Home' Defence Magazine : Issue 3 2016 Contents Issue 3 2016 Defence 37
36 Defence Issue 3 2016
incorporate a DSTG-designed, high-resolution
sensor into its work.
“We have access to unique sensors – ultra-
lightweight, ultra-compact and low-power
consumption – which were developed in-house,”
“They can operate indoors, in darkness and
in smoke-obscured environments as either a
low-light camera or as a light detection and
ranging sensor for area mapping. Ultimately,
these are the types of sensors that are necessary
for ultra-small vehicles like we are developing.”
The DSTG Air Operations Simulation Centre
in Melbourne houses a number of high- and
low-immersion simulation systems for a range
of Defence aircraft, notably the C-130 Hercules,
the F/A-18 Super and Classic Hornets, and the
MH-60R Seahawk helicopters.
But these simulators are not for training
pilots. They are for developing team training
environments and studying how aircraft crews
interact with their aircraft.
Behavioural research scientist Dr Christopher
Best says the simulation centre is used for more
than training research.
“In the past we have used the facilities at the
simulation centre for a range of purposes – to
reconstruct accidents, to study how our people
integrate with their platforms and to trial new
equipment,” Christopher says.
“We use an artificial intelligence to control
the ‘enemy’ combatants in the system and our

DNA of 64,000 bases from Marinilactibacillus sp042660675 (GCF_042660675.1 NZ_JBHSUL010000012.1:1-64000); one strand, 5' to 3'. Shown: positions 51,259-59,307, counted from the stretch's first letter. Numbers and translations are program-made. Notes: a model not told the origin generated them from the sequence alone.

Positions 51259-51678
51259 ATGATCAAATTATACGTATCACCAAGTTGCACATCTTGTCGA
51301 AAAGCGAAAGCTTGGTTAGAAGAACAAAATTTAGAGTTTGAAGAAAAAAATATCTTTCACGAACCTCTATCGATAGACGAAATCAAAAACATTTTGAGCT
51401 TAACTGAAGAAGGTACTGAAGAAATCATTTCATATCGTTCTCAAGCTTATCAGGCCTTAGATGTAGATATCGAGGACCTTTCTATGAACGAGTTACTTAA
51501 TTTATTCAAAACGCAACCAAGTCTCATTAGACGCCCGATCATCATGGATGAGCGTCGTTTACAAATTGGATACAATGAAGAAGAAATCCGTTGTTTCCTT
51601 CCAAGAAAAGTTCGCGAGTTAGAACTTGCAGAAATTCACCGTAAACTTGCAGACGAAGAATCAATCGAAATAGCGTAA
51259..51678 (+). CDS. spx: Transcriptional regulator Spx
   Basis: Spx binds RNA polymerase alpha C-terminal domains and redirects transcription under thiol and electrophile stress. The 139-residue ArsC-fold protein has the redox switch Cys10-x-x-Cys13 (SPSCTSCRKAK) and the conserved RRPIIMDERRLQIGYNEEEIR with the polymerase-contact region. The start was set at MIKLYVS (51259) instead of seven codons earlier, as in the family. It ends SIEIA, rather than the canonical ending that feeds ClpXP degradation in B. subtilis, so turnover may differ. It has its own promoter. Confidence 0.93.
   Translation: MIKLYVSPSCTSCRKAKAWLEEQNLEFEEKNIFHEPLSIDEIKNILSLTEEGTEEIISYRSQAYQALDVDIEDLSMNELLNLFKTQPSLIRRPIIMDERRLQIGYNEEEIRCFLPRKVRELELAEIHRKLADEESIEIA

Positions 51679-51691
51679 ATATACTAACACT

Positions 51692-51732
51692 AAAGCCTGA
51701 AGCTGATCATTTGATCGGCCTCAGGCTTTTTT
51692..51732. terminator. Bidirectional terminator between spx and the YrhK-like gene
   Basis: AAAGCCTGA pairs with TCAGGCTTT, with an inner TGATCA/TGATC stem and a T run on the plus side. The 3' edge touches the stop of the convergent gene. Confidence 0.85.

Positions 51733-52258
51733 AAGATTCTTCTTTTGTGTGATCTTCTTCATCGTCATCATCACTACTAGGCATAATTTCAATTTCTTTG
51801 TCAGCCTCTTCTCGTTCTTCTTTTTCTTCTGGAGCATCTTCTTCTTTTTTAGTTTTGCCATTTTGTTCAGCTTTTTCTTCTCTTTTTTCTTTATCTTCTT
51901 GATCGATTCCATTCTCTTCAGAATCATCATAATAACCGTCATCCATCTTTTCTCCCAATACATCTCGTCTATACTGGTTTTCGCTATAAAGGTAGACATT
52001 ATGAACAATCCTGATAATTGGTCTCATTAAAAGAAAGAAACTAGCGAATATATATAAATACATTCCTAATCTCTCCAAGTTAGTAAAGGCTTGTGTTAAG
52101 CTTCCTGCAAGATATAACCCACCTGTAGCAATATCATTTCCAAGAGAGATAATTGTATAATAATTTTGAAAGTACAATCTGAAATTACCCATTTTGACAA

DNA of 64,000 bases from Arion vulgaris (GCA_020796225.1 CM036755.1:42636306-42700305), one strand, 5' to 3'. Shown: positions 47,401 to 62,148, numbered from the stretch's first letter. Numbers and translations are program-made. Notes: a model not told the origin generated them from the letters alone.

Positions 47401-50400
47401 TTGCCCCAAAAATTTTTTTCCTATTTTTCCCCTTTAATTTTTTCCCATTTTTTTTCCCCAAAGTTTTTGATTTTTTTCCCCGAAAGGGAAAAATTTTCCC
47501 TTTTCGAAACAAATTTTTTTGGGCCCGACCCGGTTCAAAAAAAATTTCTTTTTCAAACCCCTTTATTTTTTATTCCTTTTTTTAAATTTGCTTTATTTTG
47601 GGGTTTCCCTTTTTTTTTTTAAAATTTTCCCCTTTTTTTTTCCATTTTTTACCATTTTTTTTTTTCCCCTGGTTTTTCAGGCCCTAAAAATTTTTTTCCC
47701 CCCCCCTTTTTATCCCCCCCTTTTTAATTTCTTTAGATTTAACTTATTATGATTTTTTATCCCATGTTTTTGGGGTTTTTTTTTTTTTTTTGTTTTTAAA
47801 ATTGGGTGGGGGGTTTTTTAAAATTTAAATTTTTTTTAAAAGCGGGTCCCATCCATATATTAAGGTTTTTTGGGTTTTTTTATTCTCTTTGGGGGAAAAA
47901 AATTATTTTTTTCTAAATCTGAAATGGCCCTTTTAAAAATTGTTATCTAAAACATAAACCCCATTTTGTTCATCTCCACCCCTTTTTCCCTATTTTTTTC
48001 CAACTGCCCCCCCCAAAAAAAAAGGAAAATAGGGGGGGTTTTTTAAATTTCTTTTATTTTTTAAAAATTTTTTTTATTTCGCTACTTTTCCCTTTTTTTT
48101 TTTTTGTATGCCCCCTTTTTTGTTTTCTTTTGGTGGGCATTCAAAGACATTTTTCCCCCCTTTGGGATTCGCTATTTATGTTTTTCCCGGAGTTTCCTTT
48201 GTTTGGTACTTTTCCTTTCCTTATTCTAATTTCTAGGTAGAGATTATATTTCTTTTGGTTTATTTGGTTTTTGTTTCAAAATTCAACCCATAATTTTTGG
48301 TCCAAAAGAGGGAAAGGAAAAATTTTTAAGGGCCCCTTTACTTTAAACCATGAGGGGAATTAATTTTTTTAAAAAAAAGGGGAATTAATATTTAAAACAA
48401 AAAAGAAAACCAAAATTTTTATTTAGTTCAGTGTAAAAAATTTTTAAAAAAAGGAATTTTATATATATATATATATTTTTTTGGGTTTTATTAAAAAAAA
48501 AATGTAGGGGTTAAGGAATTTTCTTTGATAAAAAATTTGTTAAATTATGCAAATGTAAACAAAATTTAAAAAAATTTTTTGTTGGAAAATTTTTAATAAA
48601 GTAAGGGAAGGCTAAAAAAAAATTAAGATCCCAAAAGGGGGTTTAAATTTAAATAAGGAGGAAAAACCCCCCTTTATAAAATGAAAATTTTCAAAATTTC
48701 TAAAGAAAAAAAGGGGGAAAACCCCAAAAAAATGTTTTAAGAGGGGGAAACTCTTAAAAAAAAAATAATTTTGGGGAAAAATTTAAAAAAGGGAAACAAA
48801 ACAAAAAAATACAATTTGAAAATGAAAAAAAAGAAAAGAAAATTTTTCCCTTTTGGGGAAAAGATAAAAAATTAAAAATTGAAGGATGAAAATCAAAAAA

engineers have built a voice-control system to
help us control them.
“The software also enables us to draw
statistics from our participants in real time,
which we can use to streamline current
Maria Vukovic is one of the simulation
engineers who helps to adapt the system to
“We have a lot of computer science and
engineering staff in the simulation centre, but
we also work with psychologists who look at
behaviours and metrics,” Maria says.
“We can look at human-to-machine interface
technologies, crewing concepts, or we may
be asked to reconstruct the flight path in an
“The simulation centre is a completely
reconfigurable space, so we can wheel different
aircraft cockpits into the large immersive
displays and investigate what we need to.”
EFENCE Science and
Technology Group (DSTG)
marked National Science
Week with an update of its
latest innovations at Russell
Offices in Canberra on 15 August.